Call your doctor immediately if your child with a congenital heart defect has:
- Symptoms of heart failure or cyanosis-the bluish tint that affects skin, lips, and nails because of lack of oxygen-that become significantly worse within a short time period.
- Symptoms of endocarditis, such as a fever that won't go away.
- Symptoms of dehydration, such as sunken eyes with few tears, a dry mouth with little or no spit, and little or no urine for 6 hours.
Talk to your doctor if your child with a congenital heart defect has:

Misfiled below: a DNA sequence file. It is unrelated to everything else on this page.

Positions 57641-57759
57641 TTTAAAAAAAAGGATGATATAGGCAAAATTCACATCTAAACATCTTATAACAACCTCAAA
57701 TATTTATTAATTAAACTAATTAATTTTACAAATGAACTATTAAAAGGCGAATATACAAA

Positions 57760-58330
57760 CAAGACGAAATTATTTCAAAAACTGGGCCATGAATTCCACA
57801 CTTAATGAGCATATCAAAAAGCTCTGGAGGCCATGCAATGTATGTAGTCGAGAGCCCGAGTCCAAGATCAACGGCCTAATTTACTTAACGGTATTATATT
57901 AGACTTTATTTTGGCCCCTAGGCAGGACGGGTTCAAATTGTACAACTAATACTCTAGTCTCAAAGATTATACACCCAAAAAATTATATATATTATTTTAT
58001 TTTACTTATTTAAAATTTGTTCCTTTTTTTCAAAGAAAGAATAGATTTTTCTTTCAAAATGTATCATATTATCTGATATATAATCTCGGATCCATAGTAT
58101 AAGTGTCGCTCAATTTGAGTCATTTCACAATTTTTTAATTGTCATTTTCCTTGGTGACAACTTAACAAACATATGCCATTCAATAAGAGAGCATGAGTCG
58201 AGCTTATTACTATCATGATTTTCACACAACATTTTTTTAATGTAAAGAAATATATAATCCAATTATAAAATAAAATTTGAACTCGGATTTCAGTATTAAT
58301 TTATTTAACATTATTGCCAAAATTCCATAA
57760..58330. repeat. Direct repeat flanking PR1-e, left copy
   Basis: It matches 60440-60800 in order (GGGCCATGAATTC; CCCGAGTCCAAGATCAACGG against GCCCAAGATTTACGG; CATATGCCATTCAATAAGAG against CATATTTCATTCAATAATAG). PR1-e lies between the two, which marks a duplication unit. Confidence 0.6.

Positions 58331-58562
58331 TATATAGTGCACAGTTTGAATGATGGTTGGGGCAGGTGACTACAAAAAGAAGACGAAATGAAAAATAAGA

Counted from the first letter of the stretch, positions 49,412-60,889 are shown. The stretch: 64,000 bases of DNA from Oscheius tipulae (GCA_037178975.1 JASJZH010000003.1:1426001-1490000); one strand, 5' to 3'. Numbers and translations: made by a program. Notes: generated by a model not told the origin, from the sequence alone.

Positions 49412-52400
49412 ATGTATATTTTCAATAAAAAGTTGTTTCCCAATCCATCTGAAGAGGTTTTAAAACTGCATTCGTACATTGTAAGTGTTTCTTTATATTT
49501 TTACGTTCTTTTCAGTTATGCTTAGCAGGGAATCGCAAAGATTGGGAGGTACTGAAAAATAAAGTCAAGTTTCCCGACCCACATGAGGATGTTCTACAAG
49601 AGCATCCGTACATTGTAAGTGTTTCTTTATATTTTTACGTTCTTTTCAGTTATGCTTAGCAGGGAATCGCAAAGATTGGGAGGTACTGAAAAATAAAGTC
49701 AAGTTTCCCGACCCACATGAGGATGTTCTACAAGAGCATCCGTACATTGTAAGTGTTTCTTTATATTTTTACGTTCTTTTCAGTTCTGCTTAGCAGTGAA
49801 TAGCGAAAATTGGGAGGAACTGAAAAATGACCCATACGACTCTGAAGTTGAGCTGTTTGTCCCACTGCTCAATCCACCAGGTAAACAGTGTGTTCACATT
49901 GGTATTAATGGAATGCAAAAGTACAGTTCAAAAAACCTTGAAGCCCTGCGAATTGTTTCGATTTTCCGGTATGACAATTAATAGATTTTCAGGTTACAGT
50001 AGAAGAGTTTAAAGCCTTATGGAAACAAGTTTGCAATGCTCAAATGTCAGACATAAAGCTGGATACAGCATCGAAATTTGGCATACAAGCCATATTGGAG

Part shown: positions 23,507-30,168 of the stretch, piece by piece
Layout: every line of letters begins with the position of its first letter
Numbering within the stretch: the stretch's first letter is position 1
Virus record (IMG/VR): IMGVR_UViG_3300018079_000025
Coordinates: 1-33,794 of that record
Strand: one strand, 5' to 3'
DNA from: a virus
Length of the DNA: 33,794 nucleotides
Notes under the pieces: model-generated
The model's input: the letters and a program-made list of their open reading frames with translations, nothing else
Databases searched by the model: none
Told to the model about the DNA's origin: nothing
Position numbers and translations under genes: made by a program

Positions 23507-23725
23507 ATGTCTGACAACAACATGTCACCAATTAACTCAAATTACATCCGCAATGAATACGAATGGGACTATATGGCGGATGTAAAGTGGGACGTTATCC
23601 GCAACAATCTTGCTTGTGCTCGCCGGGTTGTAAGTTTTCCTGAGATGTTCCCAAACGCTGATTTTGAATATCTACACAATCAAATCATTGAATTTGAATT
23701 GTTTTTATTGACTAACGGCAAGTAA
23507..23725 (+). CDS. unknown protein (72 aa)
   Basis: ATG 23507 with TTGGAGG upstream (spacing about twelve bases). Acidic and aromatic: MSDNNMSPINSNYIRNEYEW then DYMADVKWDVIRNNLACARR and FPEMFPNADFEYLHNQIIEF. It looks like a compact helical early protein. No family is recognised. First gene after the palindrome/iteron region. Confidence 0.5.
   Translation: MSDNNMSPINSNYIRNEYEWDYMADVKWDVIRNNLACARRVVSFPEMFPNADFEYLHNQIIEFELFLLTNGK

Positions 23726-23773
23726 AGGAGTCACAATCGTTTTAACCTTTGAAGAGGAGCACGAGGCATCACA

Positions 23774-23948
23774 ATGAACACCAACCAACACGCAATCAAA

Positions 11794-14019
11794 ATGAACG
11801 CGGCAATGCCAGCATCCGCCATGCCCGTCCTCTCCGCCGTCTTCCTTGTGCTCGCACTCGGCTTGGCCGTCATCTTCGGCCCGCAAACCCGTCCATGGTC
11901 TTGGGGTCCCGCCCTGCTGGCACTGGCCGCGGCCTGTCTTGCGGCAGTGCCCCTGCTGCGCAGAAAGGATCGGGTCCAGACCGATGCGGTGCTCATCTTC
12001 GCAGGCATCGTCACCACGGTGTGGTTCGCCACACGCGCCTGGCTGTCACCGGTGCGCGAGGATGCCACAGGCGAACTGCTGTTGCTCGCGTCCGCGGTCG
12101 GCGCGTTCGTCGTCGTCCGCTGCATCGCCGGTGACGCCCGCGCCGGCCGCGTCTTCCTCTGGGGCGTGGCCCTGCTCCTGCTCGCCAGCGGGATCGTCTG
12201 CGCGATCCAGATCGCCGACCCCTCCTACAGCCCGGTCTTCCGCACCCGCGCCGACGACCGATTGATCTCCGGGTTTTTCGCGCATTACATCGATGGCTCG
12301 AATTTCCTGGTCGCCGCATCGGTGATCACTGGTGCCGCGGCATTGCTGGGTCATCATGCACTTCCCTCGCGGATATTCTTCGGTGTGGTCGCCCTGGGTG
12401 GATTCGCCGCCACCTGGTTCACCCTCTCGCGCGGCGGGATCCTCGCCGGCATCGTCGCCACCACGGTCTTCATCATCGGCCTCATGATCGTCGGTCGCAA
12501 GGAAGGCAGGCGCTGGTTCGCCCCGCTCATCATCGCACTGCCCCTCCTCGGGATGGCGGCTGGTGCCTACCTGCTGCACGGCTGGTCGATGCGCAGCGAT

- Moderate difficulty breathing.
- A poor appetite and isn't eating well, or sweats while eating, or has a rapid heartbeat or rapid breathing while eating.
- Less energy or seems to be sleeping more than usual.
- Sudden weight gain or isn't gaining weight.
Who to see
The following health professionals can evaluate symptoms of a congenital heart defect:
- Pediatric cardiologist
- Family medicine physician
- Internist (for adults with possible congenital heart disease)
- Physician assistant
- Nurse practitioner
To prepare for your appointment, see the topic Making the Most of Your Appointment.